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Nietzsche and the Nazis.

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Introduction

Nietzsche and the Nazis The word "Nazi" has been recalled with feelings of regret, fear, horror and the threat of violent crimes throughout human history. However, nothing can conceal or change the reality of the period of Nazi Weltanschauung and its consequences for humanity and culture. It was a deep refreshment of German souls as the Aryan race and a collective movement of intellectuals, writers and social leaders in support of Christian and Protestant society against Jews. Nevertheless, the appealing eccentricity of the growing ideology among anti-Semite writers and thinkers very much attracted the attention of the Nazis. They examined the complex philosophical works of Nietzsche, Hegel, Fichte, Treitschke, and Huston Stewart Chamberlain, and ultimately concluded with the hard philosophy of Nazism, including racist, nationalistic, and anti-Semitic attitudes (Aschheim, 1992, p. 123). It was not very difficult for Nazis to find a way to utilize many intellectuals' ideal systems, philosophies and literature as they proceeded in the way that led to the holocaust and racial genocide. For instance, Wagner hated Jews, thus, his operas contained myths, fighting, pagan gods, heroes and demons. As an artist, Wagner had bred the growing hunger of anti-Semitism with his art to a great extent. ...read more.

Middle

At this point, it is clear that, according to the point of view of the Nazis, Nietzsche's open-ended philosophy was working for them and their goal, while making Nazis' ideologies concrete and reliable. The Nietzschean overman was the model of the Aryan race, which was destined to conquer other lesser races in the global struggle for racial supremacy (Canada, 1997). Nietzschean "heroic idealism" embodied the virtues of hardness, masculinity, leadership, courage, power, struggle, and the various other characteristics promoted by the Nazis. By introducing the overman to humanity, Nietzsche advised people to challenge themselves, not to live passively. It was a good reason for anti-Semites to take action and responsibility in the way that led toward creating a higher against reproducing a lower. Having a great willingness to be powerful in order to take possession of the life and destiny of a superior race, Nazis needed the cooperating hand and inspiration of Nietzsche's philosophy, and Nietzschean themes and phrases, such as "the will to power." Because Nietzsche cried out for the survival of the strongest, thus, a strong world while building his philosophy and creating the overman, at the same time, he supplied Nazis with a strong argument that they later used to reinforce their ideological system and movement. ...read more.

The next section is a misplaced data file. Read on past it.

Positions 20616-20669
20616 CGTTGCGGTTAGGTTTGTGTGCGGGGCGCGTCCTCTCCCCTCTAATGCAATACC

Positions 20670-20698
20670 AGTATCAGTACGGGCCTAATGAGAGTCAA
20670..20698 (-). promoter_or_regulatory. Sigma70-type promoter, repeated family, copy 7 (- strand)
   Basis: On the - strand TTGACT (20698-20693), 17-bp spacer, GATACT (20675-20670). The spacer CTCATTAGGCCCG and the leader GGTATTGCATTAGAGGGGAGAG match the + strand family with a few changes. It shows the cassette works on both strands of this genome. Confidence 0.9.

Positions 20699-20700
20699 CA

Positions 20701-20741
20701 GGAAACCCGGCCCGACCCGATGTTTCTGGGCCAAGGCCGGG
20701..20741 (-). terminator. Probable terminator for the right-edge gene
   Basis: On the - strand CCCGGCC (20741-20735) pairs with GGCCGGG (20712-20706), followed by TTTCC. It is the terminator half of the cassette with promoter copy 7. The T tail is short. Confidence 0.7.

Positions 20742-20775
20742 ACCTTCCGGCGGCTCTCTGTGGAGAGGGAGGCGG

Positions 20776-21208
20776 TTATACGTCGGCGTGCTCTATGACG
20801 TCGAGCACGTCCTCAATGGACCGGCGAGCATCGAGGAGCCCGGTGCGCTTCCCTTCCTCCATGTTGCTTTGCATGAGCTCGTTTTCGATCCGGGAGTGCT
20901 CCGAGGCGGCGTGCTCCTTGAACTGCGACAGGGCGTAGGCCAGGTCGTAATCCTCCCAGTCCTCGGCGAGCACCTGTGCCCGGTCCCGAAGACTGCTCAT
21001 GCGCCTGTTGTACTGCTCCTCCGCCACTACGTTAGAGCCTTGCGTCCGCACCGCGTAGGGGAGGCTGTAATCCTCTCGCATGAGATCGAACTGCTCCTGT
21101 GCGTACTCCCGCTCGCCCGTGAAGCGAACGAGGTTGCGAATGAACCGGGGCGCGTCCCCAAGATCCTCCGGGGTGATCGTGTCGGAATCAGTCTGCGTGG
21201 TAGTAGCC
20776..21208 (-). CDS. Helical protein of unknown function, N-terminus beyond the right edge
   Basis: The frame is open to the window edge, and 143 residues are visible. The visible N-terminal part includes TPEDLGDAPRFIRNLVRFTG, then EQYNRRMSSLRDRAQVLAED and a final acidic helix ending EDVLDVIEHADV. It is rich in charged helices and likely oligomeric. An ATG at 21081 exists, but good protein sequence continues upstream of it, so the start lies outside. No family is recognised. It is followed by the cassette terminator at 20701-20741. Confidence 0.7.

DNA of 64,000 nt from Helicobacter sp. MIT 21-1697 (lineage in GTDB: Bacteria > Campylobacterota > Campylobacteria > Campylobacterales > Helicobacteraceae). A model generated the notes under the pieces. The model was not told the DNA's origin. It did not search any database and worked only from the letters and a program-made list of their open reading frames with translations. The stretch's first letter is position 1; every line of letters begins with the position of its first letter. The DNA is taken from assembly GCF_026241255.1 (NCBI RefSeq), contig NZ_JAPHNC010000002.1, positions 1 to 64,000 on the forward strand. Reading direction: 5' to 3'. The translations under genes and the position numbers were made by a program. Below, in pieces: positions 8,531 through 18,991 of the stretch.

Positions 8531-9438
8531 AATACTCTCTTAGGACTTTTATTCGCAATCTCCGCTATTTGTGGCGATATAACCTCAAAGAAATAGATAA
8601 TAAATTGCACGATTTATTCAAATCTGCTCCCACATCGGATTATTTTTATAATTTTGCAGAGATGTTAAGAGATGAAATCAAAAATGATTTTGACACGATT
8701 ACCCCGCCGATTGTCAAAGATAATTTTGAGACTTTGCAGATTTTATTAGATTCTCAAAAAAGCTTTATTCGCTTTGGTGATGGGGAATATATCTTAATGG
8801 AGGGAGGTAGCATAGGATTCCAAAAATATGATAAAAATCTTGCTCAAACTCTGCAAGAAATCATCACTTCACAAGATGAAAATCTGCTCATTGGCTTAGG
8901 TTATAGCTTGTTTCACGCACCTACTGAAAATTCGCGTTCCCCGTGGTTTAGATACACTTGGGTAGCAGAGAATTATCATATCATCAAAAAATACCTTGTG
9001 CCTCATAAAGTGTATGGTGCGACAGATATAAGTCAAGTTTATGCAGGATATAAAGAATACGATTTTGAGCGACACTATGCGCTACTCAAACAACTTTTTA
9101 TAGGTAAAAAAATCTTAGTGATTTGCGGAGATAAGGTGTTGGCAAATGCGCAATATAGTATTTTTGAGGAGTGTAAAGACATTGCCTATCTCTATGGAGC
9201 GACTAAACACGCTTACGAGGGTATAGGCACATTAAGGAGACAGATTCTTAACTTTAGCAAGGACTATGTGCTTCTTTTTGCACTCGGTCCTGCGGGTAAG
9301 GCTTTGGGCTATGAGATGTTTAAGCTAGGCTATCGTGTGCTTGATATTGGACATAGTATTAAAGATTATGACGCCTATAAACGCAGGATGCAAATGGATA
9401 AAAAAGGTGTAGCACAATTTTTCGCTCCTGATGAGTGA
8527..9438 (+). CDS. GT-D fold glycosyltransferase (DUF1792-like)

Conclusion

As it is clear in the preceding quotation, the educational system based on Nietzschean doctrines was inevitably one of the main points of argument for the reasons of genocide and other violent acts committed by Nazis. Without a question, Nietzsche was perceived by the Nazis as being the intellectual and spiritual pillar of their regime (Canada, 1997). Such a creative policy gave the Nazis an intellectual justification and respectability to their ideology, while being the source of legitimization to their actions as well. Perhaps the most telling explanation of Kohn (as cited in Canada, 1997) concerning the Nazis' motivation for appropriating Nietzsche, was that the former were attempting to create a mythical continuity in German history that would serve as a means for legitimizing the Nazi Weltanschauung.. As a result, with the great desire of being the biggest power not only in Germany, but also in the rest of the world, the Nazis made use of everything that would serve their purposes. And building upon a philosophical basis of a very appropriable scheme of Nietzsche, Nazis managed to draw their political culture upon vital foundations of one of the turning points of German history. ...read more.

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